I found this interesting blanket at a tag sale. The color combination struck me as quite old-fashioned, and soon afterwards an article in the Real Estate section of the New York Times included a photo of a bathroom in a 1924 house featuring exactly the same color scheme: tile in the lighter shade of green with trim in the darker shade of green–and salmon-pink plumbing fixtures! I suspect that bathroom had been updated some time after its1924 construction–modernized to reflect the happening colors of the 1940s or 1950s.
The other interesting thing about the blanket is that it looks handmade, as if it was assembled from individually woven squares and then finished with a crocheted edge.
You can see in this close-up of the reverse side that the squares have been sewn together, leaving little yarn tails at the corners. I did a bit of online research, looking for evidence of weaving kits that people might have used for this craft in the past, but I couldn’t find anything. If anyone reading this knows of weaving kits as a bygone hobby, please tell me. You can get in touch by clicking on the “Contact” tab. Thanks!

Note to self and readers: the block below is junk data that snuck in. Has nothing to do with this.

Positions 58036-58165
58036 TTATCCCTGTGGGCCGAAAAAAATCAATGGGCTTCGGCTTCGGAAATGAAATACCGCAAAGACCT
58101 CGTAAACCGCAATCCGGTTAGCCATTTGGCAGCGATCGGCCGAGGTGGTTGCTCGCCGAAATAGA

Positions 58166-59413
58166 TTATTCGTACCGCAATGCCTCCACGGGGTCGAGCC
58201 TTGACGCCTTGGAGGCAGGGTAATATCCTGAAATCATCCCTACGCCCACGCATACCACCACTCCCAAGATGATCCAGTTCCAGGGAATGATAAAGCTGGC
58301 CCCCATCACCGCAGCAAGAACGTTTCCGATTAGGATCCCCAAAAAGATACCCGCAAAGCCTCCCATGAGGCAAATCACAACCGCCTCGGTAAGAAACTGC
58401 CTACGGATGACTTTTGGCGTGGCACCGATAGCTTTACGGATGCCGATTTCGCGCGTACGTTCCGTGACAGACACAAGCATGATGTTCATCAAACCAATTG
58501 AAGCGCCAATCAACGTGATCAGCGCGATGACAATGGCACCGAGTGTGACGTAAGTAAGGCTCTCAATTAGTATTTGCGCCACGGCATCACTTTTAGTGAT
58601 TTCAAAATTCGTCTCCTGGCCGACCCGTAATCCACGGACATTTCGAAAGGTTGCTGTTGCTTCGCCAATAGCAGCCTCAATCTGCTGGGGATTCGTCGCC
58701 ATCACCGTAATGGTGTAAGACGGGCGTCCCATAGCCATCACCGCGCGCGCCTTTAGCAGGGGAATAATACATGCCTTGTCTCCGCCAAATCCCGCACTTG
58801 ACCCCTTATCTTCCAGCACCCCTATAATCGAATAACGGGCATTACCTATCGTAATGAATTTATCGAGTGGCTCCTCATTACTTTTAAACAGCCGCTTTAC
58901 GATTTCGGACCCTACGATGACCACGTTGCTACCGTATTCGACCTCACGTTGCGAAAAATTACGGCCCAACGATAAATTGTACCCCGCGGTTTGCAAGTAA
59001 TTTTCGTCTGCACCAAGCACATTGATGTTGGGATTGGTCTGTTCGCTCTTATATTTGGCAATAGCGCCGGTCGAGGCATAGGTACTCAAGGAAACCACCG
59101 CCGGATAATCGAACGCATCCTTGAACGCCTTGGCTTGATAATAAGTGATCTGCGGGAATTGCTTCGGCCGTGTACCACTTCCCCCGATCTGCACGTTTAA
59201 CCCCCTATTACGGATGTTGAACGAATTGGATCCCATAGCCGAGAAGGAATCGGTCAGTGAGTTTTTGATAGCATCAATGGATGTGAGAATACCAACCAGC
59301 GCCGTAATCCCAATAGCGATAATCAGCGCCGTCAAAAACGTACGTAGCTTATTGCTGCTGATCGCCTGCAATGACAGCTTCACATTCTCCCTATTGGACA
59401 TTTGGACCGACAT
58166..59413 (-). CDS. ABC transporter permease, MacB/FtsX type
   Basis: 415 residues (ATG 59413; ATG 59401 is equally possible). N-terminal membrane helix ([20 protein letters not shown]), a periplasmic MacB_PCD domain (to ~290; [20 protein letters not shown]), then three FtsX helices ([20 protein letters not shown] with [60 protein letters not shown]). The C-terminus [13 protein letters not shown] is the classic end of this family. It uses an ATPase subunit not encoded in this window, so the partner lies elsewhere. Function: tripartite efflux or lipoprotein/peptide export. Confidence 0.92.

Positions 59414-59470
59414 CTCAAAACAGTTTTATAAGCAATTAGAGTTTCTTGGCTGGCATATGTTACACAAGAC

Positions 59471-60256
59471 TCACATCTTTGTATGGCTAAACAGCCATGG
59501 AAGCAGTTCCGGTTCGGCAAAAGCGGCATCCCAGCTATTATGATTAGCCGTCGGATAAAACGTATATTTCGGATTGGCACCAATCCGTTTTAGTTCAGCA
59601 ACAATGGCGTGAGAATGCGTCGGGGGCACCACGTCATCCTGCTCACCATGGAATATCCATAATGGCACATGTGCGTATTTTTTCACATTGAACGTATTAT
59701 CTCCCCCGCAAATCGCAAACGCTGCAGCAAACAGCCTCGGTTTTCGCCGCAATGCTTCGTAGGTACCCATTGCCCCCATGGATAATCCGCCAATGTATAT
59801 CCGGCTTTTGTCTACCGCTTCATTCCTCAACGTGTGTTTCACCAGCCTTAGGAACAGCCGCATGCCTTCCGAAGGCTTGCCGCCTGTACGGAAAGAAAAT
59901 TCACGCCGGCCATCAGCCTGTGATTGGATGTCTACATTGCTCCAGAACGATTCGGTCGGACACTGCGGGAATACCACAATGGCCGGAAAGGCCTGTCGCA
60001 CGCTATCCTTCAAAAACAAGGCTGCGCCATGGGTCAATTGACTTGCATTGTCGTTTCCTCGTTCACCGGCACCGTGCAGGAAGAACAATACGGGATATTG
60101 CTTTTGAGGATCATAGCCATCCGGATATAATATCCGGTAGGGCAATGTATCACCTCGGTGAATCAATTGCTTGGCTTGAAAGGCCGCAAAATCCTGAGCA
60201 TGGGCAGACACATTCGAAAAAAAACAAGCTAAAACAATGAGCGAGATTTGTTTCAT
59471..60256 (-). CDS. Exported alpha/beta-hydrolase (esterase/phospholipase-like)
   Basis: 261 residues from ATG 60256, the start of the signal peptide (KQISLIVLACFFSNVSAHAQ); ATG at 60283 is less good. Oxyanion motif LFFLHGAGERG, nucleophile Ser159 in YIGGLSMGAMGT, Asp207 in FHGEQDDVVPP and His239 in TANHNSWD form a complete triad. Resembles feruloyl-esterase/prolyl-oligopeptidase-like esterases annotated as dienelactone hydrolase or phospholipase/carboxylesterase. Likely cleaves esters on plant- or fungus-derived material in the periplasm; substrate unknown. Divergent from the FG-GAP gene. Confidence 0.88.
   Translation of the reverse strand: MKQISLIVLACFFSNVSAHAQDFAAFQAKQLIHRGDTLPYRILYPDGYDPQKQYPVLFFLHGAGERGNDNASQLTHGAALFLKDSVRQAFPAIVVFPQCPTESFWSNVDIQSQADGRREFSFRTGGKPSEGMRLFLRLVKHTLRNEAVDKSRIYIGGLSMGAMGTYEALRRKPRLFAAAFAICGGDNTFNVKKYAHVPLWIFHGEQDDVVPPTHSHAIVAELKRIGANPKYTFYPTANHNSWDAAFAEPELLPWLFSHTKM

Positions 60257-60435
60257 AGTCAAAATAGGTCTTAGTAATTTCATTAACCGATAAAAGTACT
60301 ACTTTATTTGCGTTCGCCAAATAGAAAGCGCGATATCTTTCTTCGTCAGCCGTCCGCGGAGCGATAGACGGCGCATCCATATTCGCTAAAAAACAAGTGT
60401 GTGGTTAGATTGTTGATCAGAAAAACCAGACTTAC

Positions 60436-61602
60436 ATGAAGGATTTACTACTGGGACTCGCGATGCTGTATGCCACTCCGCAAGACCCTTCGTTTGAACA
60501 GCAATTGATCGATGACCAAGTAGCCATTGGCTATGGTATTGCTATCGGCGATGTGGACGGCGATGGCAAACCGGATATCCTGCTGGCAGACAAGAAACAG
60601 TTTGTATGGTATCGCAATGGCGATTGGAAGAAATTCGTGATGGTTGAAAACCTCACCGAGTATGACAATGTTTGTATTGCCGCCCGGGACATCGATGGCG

Since I posted this, I’ve received a very interesting response, from Barbara Minerd, a retired professor of visual communication. She wrote, “Your photo blanket was woven on a ‘Weave-It’ loom made by Hero Manufacturing Co., Inc., in Middleboro, Massachusetts. They also made knitting needles, crochet hooks, accessories, and gift kits. I have two sizes: the one which was used for your photo blanket 3 7/8″, and the other makes a smaller square about 1 7/8”. The larger square takes me about 15 minutes to weave, so you can imagine how much time it takes to weave and then sew the squares together, plus crochet the edge. I enjoy designing different color schemes as well as repeating patterns. It is small enough to take to the beach or anywhere to be creative!”
Thank you, Barbara!